"Privacy, simplified. This is all things considered from NPR news. I'm also Chang in Los Angeles and I'm Audie Cornish in Washington. There's a quote you often hear from President Biden. Show me your budget, and I'll tell you what you value well. Today we got to see what the bite administration values with the proposed $6 trillion budget for the next fiscal year. It's the biggest budget in recent history, and it reflects the president's ambition to overhaul the U. S. Economy. NPR White House correspondent Asthma. Holland is here with the details now, but let's start with those numbers. What's in this proposal? Ah lot. I will say, you know, the scope of this should not be overlooked. This is a budget that is calling for war time like investments $6 trillion for this first fiscal year. That would climb to $8.2 Trillion by 2031. It would mean running up deficits of at least $1.3 trillion a year for the next decade. I mean, these are just really massive numbers. And there's essentially no new major policy initiative in the budget. It really just aggregate some of the major plans we've already heard from the White House, Thies air plans to create more jobs, improved infrastructure and offer things like universal preschool. The White House says it's new plans would be fully paid for with additional taxes on corporations and the wealthy, and this budget does show that tax revenue would nearly double in the next decade. The administration is defending these eye popping numbers as a sort of necessary fix. After decades of under investment, the added spending it says, will help build a more productive economy in the long run, and they're doing it, they say. When interest rates are really low, here's acting budget director Shalonda Young This president's playing for the historic, staggering agendas that changes the long term view of how this country invest in its infrastructure and brings its competitiveness with those like China Back Tonto, where we should be, which is first in the world. You know, as my remember covering the Biden, Obama administration and government spending was an enormous political issue. Now we're talking about trillions. What's going on? Yeah, you know, I will say we're talking about a lot of money, in part, just not because of what Biden is introducing, but about where the federal government is at this point. The Congressional Budget office that actually predicted last year that overall, the federal debt was expected to reach record levels that it would surpass the size of the entire US economy, which is just a kind of, you know, Earth shattering stat to think about, And they said that this was in part because of the pandemic and all the covert relief aid. So the White House is inheriting this fiscal situation that that's rough in some fiscal hawks do commend the administration for at least attempting to pay for its new initiatives, But they're worried that they are still kind of ignoring the current reality. I spoke to Maya McGinnis before the budget was officially released. She's the president. The committee for a responsible federal budget. They want to shift around their budget. That's great, but you have to do that within the context of not having a debt that's growing faster than your economy to unprecedented levels. This is the White House proposal. Of course, Congress is in charge of spending. So what's the outlook? Yes. I mean, this is essentially just a statement of where the administration's priorities are. But as you say, this all depends on what Congress can pass. And we've already seen how divided they are just around infrastructure negotiations. This budget was cheered by many progressives of Vermont Senator Bernie Sanders says that it's the most significant agenda for working families in the modern history of the country. Of course, Republicans as could be expected, not big fans. Senate Minority Leader Mitch McConnell says that it would drown American families in debt deficits and inflation. That's NPR. White House correspondent. Asthma, Holly. Thank you. You're welcome. This week, President Biden directed his intelligence agencies to take another look at whether the krone virus escaped from a lab in China. As NPR's Geoff Brumfield reports, many in the scientific community still think the virus probably came from nature, but they do welcome the investigation. I didn't announced he was ordering in 90 Dave Review of the intelligence around the origins of the Corona virus, including whether was the result of a laboratory accident. For many, the announcement felt like a big change, putting what had been a conspiracy theory about the viruses origins back on the table. But Robert Garry, a microbiologist at Tulane University who is analyzed the genome of the Coronavirus says despite this week's announcement, he still thinks there's a good chance It came from the wild. Nothing's really, you know, took me here made me flip flop or anything like that about it. I mean, I'm I'm working Vinson ever that you know this is a natural virus. Ebola HIV influenza all come from nature for this new coronavirus. Most of the first reported cases were in wet markets and the Chinese city of Wuhan. Wet markets played a major role in the case of the original SARS virus, which begins spreading in the early two thousands. Back Then the virus was traced quickly. People got lucky they were able to identify. You know the restaurants that the first cases a dad and then go back to the Wildlife farms where you know they had bought the civet says it turns out those Sivits have been infected by bats carrying the virus. The fact that nobody's pinpointed the source for this new coronavirus isn't particularly unusual, he says. It could take years to figure out but he thinks it's out there. It's just a matter of time. I think before we find you know the progenitor in a At or some other species in Lipkin is another researcher who's taking a hard look at the genetics of this virus Live Concert Columbia University. He says that there's no evidence for human manipulation. In fact, the way this virus infects people is so quirky. He thinks they couldn't have been made in a lab. We would not have known how to design this fires, even if he'd wanted to do so. When I say we I really do mean the scientific community whether we're talking about scientists and the U. S, or Europe or in China, for that matter, But, he adds, it's still possible that a scientist in China could have collected the coronavirus in nature. That's possible that the virus was brought into a laboratory. That it was grown inside of a cell line that somebody became infected and left the laboratory. Inadvertently carried the virus with him. The laboratory in question. The Wuhan Institute of Urology has collected viruses in the field, and they published some of the genetic sequences. So far, none have matched Sarge Cov too. Lena Chan is a geneticist, ID M I T. She says there's not enough evidence to know where the virus came from Both scenarios, the stew on the table she's been pushing for more thorough consideration of the lab accident theory. Former President Trump frequently raised the possibility of a lab leak and chance says that made a tough for scientists to impartially discuss the idea. She hopes Biden's announcement will change the tone of the conversation. I think Opens the door for other scientists to do way and without being called conspiracy jurist. They were members of the scientific community calling you conspiracy theorist for for saying this, Yeah. Lots of them. E was competitive insurrectionists and you and on in the end, all three scientists agree that the available evidence is not conclusive and all welcome The intelligence community's investigation, Chan says. The question of where this virus came from needs to be answered all lives. Depends on finding out how this virus got started so that we can prevent another one from getting started in 5 10 years from now. Geoff Brumfield. NPR NEWS Washington.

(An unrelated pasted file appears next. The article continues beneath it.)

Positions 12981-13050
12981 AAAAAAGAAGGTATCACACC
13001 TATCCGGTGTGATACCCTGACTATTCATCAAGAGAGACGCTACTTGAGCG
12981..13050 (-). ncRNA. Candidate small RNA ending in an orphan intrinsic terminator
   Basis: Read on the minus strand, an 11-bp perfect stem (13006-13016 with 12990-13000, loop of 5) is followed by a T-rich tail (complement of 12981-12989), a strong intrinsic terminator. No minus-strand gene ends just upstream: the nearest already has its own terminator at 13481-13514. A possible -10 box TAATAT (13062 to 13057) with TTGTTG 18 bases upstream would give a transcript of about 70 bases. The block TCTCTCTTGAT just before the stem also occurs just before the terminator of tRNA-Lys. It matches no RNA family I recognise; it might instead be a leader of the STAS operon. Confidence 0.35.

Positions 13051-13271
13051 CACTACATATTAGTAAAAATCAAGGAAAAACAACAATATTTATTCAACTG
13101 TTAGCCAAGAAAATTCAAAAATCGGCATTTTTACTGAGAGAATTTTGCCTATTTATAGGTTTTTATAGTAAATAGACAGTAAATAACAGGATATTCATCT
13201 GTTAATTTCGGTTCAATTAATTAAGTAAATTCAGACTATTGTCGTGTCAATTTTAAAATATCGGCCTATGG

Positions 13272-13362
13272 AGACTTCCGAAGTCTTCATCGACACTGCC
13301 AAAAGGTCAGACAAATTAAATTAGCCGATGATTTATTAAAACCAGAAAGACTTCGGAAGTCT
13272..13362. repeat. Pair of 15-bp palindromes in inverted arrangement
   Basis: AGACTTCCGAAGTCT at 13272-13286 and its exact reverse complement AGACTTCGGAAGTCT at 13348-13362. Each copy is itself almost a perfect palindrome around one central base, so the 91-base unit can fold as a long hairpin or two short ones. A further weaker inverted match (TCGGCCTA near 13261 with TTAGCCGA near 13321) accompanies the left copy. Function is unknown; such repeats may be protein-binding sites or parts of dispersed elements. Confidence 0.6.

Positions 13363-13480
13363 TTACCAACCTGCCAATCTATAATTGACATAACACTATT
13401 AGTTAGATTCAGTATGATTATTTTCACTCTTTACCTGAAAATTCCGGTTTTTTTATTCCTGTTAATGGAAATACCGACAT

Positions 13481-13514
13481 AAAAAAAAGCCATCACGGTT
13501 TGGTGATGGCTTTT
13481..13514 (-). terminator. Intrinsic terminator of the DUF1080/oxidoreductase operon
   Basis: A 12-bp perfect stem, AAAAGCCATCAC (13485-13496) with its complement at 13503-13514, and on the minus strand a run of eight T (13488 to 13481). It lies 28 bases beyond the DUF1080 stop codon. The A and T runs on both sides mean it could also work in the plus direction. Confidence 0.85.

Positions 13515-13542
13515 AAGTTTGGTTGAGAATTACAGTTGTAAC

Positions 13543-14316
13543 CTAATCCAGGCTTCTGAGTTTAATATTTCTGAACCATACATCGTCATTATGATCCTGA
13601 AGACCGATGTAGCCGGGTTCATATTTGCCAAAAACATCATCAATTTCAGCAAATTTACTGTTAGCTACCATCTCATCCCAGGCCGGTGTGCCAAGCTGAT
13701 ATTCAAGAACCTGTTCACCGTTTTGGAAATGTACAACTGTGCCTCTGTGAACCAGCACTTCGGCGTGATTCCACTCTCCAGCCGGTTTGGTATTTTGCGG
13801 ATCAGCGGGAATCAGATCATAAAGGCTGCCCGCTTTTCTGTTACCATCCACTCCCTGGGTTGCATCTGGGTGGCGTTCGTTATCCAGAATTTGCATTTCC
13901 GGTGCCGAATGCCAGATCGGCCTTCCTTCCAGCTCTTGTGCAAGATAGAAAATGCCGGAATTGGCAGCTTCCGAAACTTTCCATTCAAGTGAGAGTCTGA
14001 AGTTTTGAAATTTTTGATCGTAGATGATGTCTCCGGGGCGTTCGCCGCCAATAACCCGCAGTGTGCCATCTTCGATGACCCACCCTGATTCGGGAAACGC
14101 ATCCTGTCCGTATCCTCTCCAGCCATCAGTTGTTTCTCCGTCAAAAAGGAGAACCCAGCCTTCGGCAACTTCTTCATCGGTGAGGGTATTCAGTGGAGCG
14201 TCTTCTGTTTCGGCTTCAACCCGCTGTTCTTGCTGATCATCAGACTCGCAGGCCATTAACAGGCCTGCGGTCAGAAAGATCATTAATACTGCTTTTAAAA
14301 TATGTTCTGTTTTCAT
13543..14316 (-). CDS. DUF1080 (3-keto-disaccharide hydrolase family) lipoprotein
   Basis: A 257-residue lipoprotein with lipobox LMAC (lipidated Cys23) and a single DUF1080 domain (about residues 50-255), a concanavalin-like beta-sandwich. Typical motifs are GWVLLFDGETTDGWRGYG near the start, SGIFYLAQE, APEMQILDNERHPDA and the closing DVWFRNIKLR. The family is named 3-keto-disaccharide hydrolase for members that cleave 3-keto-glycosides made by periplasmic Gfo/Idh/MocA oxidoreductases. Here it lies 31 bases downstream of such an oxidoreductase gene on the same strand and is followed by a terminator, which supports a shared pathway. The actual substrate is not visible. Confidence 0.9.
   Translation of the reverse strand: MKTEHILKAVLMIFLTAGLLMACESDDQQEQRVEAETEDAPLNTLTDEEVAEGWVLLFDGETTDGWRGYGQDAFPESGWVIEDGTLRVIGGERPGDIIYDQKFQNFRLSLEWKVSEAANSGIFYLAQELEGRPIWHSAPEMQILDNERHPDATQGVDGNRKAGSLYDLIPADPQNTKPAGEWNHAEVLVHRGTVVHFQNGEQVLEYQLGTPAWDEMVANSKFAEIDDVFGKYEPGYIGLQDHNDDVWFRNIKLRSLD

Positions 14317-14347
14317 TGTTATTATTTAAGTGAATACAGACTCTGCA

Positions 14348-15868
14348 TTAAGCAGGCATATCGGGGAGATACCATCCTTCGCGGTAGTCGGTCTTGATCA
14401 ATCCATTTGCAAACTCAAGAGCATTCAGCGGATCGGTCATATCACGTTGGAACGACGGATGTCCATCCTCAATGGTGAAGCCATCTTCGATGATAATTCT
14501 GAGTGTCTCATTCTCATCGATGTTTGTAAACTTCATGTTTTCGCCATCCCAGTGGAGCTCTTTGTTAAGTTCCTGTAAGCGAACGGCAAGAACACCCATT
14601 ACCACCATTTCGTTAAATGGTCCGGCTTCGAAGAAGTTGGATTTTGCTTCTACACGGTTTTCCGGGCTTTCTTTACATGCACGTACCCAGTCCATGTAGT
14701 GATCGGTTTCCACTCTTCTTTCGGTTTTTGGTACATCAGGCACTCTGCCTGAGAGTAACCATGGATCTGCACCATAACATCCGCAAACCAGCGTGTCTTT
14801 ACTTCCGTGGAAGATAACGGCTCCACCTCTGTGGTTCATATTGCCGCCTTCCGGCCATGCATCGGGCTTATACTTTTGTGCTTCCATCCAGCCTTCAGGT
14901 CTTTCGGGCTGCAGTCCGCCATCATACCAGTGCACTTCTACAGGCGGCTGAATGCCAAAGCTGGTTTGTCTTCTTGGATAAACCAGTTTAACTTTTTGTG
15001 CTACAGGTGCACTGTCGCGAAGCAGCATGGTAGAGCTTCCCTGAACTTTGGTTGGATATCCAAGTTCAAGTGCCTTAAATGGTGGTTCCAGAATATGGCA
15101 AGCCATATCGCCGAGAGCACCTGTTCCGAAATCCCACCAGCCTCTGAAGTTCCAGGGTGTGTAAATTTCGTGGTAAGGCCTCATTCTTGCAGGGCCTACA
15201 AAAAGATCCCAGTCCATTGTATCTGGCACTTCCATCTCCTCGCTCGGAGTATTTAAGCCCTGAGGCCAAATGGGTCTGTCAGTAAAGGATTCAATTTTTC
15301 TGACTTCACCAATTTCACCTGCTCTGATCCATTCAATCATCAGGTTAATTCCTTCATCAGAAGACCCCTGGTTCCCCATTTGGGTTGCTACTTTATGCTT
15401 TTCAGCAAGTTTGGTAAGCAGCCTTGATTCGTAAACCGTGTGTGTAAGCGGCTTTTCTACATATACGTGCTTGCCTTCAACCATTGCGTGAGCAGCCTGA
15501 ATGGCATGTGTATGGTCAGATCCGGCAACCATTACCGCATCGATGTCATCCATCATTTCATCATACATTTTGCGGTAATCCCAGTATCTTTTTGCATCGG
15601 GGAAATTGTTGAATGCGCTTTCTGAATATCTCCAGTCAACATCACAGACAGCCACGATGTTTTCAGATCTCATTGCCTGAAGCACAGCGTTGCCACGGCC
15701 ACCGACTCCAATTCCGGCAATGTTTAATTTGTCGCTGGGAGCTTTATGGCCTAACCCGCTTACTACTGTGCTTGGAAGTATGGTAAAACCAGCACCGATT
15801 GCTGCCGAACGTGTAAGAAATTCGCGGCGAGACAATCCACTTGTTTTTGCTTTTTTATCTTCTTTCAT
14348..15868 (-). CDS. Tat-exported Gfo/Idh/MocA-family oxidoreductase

Lena Chan Maya McGinnis Robert Garry Geoff Brumfield Shalonda Young $6 trillion Los Angeles Washington Congress Wuhan Institute of Urology $8.2 Trillion Chan Asthma last year Republicans Audie Cornish 2031 Tulane University NPR Today